Subbu Padmanabhan, Chief Executive Officer at Flame Advertising also defends Gillette’s standpoint in an Indian context.
Launched this year, razor company Gillette’s ad campaign against toxic masculinity has backtracked following severe backlash and monetary losses for parent company P&G.
The massive international controversy surrounding a Gillette advertisement has once again put the #MeToo movement and the issue of toxic masculinity under the scanner.
This week, Gillette officially called off its war against “toxic masculinity” after an unprecedented backlash to its controversial ad resulted in an $8 billion write-down for parent company Procter & Gamble.
While viewers in the West slammed the ad for being preachy and sexist, it has unfortunately also highlighted the horribly nascent stage that the issue of toxic masculinity is currently at in India, say industry experts.
Akanksha Pandey, consultant clinical psychologist at Fortis Hospital in Bangalore explains why masculinity is a more complicated issue in our country and why it is still at a premature level of understanding.
“In the West, the whole society is aware of such issues so there is huge pressure and power against it. But in India, the issues are more complex because the new generation is thinking differently while the older generation is still rigid, setting off a conflict,” she says, adding, “The ad would have received a mixed reaction here, with only a very small portion of people actively taking umbrage at it. And it certainly wouldn’t have led to such big losses for the company.”
Social responsibility in Indian context
Subbu Padmanabhan, Chief Executive Officer at Flame Advertising also defends Gillette’s standpoint in an Indian context. “We are on a basic level with toxic masculinity in India. I don’t think our men are pushing the envelope much. At a functional level, masculinity is about fighting hooligans, racing bikes and getting a girl.
Heroism is power-oriented,” he says, adding, “I thought the ad was pretty good. At the end of the day, its message was to be a guardian of society. We need to have a torch bearer attitude in terms of how to behave.”
The former Vice President of OTS Advertising and Branch Manager at Interface Communications in Hyderabad further adds, “How many times can one talk of a razor giving a smoother, faster shave? It is a fast-moving consumer goods (FMCG) product that has to move on and create value for its users. It’s also an expensive product so it makes sense for them to take up issues. At least it’s not provoking men to chase or tease women. In the advertising world, we look at a product and how our children and relatives will view the ad. There is a social responsibility for the person creating the ad.”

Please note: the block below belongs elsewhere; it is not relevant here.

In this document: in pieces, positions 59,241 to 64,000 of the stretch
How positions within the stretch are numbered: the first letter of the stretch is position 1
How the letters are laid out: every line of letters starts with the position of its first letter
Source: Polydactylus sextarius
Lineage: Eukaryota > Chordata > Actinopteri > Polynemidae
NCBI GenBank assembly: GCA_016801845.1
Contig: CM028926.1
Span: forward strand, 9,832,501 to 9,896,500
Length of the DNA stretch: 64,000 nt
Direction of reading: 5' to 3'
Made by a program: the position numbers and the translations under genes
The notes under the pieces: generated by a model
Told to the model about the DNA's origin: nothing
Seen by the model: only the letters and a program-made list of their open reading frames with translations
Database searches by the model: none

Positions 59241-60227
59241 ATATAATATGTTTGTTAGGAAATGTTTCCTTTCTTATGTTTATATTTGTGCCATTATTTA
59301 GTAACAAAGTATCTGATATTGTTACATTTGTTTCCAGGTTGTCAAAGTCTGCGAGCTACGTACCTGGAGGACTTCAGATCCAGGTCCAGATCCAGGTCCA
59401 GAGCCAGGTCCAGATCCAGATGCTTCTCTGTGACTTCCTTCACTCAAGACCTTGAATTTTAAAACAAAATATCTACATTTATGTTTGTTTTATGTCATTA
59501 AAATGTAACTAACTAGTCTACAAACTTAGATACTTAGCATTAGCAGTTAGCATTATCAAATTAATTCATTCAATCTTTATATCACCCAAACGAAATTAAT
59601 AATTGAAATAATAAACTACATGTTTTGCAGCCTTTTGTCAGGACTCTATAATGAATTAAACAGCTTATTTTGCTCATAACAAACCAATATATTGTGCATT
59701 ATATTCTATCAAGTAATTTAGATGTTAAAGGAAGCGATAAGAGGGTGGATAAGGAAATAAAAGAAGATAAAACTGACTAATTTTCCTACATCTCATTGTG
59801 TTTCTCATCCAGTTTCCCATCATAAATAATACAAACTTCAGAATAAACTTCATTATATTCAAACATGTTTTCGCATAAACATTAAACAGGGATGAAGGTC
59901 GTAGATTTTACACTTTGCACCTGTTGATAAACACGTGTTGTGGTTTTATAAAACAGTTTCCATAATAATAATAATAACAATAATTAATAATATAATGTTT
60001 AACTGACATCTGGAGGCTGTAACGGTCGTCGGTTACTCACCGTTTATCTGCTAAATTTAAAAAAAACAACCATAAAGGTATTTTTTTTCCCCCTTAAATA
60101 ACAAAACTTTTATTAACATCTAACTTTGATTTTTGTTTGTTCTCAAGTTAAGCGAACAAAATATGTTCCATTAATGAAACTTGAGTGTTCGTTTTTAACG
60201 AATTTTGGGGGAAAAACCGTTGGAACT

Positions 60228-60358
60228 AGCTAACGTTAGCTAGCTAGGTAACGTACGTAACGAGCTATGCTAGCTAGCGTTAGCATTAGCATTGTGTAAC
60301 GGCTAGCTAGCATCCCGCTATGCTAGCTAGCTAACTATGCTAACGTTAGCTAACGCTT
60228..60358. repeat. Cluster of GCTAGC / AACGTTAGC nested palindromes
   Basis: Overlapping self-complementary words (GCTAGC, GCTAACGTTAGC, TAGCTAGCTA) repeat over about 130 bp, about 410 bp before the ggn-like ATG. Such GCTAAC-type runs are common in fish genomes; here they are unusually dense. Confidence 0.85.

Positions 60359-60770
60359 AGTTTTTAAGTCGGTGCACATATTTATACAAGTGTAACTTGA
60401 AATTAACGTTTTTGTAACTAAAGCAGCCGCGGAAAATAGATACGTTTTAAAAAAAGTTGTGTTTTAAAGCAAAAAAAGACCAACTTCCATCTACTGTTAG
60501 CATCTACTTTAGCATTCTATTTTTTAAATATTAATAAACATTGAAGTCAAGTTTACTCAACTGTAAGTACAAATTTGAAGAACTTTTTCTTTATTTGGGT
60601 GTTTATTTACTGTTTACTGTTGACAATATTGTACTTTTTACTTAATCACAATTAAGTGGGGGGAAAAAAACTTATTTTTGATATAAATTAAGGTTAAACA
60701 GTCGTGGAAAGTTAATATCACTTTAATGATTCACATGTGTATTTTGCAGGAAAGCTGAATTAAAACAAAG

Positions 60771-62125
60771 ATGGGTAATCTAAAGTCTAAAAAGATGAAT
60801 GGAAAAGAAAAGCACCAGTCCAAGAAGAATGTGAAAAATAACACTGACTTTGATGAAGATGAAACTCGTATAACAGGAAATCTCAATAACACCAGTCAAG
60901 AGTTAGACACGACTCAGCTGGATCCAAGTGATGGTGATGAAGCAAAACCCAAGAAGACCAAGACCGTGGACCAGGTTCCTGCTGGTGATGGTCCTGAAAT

Insincere armchair critics
Shortly after Gillette announced that it would shift the “spotlight from social issues to local heroes,” English television personality Piers Morgan tweeted, “Gillette learning the hard way that woke man-hating bullsh*t is not massively popular with men. Who knew?”
While ‘woke’ is a political term that refers to a perceived awareness of social justice and racial issues, Pandey adds that people are getting offended far too easily these days. The 32-year-old practising psychologist says, “There is nothing to be offended about but people are quick to react. Every corporate company has a social responsibility and Gillette’s intentions were good.”
Even if a person does not feel entirely triggered by the issue, the Internet offers anonymity and a space for opinions, she adds. “It is often the displacement of already existing anger onto something less threatening. Something that cannot backfire on them personally. When such comments become a trend, it forms a ‘herd psychology’, where people join in for the sake of compliance without actually meaning it. People have very fragile egos and the Internet provides instant gratification,” she explains.
Real issues of femininity or masculinity
Pandey states that the real issue of femininity or masculinity is about how we have been brought up, our social learning, etc.
“It is learned and conditioned behaviour. It could come into play when a person is brought up in an environment where power, dominance and insensitivity are celebrated and acknowledged by others as masculinity,” she explains, adding, “But a transformation is taking place as more women are getting educated, less dependent on men and thus, letting them know where the boundaries lie. We're making good progress.”
The razor company’s short film, called We Believe plays on its famous slogan, “The best a man can get” replacing it with “The best men can be”, before showing shots of bullying, sexist and aggressive male behaviour.
It then shows examples of more positive behaviour with men stepping in to prevent such behaviours when they happen in public, saying it wants men to hold each other “accountable”. The video has about 32 million views on YouTube. Viewers have called it a “feminist propaganda”. While CSR appeals can be effective, the backlash among consumers is believed to have been the result of a profit-motivated company giving a lecture on morality.